That said, there were a few surprises in the categories most Americans don't care about. Like, Bad Grandpa got a makeup and hair nomination while stylist Kathrine Gordon did not, despite the 70s dos she gave the cast of American Hustle. But the greatest surprises came from the nominations for Best Documentary. Just the other day I told my coworkers Cutie and the Boxer would likely not make it from the shortlist to the list of nominees—not because I don't like the film; I just didn't expect the Academy to include it. But include it they did—at the expense of Blackfish and Stories We Tell!
Sarah Polley's exploration of her father's life was beloved by documentary-going audiences and critics; the New York Film Critics Circle named it the best documentary of the year. So as one of the year's more popular and prestigious titles, it was surprising to see the sorta-populist and prestige-loving Academy ignore it. Ditto, especially, for Blackfish, which based on the Twitter buzz I would have assumed was a shoe-in to win, let alone get nominated. Ever since it became available on Netflix streaming, it's the only documentary you hear discussed in the mainstream. (The best documentary of the year, Leviathan, also this magazine's #1 movie of the year, didn't even make the shortlist. Whatever. Happy to see the amazing Act of Killing get a nomination!)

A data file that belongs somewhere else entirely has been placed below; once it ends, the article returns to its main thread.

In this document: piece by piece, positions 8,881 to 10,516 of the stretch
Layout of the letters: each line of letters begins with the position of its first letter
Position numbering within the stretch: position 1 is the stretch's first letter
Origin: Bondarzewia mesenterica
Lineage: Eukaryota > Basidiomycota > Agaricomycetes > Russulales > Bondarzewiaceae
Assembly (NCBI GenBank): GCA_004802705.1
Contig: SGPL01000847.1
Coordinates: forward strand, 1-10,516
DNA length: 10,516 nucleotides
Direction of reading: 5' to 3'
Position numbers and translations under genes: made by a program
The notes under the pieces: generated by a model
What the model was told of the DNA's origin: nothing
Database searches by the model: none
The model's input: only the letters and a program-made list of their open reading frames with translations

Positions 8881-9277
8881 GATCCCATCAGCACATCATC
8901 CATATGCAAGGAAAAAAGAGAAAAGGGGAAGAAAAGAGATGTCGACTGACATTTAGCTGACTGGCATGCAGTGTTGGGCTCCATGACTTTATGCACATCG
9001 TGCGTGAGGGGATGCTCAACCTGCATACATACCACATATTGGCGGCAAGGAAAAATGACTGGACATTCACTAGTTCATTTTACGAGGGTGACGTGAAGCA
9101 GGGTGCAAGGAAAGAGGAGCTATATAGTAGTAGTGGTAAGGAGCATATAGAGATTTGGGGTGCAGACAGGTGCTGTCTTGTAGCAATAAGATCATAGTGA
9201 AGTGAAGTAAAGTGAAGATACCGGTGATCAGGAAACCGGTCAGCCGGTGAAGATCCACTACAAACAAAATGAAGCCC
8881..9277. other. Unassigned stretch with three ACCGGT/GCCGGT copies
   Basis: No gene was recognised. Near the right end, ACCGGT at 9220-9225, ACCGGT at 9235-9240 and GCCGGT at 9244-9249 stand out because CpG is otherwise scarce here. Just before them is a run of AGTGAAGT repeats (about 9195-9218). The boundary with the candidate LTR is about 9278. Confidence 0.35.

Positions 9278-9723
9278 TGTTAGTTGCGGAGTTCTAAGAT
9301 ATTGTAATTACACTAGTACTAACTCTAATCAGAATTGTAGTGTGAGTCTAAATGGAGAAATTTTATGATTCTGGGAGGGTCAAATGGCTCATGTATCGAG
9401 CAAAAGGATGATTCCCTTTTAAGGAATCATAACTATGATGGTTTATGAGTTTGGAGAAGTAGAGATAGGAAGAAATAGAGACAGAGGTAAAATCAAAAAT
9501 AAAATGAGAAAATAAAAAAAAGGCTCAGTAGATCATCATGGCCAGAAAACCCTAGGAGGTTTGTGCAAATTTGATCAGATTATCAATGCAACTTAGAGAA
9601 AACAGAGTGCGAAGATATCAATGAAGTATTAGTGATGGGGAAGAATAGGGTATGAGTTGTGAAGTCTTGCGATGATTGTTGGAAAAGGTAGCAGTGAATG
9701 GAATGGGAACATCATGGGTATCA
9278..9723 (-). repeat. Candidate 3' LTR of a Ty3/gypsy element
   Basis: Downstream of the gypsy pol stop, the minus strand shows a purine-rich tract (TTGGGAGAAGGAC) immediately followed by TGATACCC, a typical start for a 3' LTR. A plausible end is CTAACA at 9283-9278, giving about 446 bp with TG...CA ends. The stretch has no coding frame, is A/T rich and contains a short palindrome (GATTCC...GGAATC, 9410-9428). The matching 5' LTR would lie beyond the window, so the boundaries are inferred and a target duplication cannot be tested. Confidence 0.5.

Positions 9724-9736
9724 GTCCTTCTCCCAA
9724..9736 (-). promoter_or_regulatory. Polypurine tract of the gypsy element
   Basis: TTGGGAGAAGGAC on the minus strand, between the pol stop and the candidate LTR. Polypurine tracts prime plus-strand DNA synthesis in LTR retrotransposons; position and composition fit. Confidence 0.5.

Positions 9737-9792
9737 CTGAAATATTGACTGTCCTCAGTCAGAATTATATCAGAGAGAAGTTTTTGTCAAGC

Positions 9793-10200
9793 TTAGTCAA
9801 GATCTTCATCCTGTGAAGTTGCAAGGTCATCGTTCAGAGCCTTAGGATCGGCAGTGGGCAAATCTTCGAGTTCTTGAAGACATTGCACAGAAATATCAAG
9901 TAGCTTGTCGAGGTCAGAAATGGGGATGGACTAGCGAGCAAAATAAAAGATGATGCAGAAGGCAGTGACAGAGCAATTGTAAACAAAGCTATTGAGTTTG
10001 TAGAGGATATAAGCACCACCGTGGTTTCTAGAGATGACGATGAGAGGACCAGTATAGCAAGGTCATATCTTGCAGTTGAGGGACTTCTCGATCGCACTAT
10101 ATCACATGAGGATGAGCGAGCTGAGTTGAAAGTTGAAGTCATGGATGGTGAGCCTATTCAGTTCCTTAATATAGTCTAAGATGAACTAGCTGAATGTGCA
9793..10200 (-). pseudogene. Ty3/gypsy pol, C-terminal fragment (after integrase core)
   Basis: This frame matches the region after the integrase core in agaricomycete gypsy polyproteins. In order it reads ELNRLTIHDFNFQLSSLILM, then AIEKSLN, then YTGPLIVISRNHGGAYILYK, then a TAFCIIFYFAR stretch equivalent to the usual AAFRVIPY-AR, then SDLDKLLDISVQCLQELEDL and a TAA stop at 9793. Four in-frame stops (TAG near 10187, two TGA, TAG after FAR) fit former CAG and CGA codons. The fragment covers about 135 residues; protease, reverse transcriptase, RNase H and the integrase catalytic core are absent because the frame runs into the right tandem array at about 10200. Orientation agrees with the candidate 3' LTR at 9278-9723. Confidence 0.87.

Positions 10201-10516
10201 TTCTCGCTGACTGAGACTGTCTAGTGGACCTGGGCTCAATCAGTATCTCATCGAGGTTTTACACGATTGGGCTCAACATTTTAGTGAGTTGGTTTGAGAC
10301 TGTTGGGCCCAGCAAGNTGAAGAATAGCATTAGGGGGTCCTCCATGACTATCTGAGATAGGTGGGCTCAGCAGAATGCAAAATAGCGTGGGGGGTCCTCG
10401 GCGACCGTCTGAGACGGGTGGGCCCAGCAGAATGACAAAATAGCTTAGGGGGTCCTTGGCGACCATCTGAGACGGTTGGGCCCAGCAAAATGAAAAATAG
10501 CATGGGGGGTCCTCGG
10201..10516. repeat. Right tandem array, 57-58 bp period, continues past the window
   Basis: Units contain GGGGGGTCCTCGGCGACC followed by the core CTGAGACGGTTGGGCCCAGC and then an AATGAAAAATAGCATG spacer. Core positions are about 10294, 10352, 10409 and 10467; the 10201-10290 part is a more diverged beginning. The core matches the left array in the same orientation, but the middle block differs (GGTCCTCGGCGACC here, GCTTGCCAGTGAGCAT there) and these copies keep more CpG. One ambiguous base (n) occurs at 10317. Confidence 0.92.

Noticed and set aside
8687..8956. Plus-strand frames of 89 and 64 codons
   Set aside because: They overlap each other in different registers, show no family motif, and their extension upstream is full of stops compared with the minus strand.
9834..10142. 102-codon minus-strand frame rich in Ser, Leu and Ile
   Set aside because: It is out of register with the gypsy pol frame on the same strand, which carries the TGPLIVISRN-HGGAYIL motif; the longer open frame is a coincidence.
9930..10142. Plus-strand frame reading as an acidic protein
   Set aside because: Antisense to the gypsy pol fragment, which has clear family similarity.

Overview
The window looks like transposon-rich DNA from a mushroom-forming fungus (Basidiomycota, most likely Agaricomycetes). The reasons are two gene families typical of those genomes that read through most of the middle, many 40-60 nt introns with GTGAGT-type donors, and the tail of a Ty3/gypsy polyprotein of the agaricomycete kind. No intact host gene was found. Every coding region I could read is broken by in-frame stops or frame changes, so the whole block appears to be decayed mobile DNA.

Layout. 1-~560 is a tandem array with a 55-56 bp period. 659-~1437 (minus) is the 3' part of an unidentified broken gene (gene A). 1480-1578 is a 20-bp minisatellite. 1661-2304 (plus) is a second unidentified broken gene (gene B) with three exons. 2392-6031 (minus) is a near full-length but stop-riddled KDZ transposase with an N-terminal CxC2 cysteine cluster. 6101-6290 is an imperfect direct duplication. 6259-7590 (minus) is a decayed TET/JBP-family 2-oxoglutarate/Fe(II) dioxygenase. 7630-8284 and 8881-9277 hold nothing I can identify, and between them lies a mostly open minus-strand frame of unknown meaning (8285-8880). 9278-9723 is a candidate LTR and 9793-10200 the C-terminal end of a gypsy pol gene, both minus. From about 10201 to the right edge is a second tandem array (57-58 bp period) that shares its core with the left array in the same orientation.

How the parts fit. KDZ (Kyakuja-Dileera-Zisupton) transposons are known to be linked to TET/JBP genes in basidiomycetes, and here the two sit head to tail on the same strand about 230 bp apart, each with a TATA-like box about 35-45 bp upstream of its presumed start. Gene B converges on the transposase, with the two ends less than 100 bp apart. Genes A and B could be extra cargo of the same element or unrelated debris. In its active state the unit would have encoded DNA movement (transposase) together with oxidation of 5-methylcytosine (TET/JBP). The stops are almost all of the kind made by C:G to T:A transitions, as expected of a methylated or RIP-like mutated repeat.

Not that it makes me upset to see these movies ignored. After all, what is an Oscar? The Academy of Motion Picture Arts and Sciences is just a group of Hollywood insiders; the awards they bestow signify not that these movies are the best by any objective or artistic or intellectual measure, just that they're the favorites of a bunch of old people who live in California. Or, the best movies they actually saw because well-funded studios spent a lot of money lobbying for the middlebrow pictures they were most proud of. Awards should be fun; but do not, by any means, ever take them seriously.
Follow Henry Stewart on Twitter @henrycstewart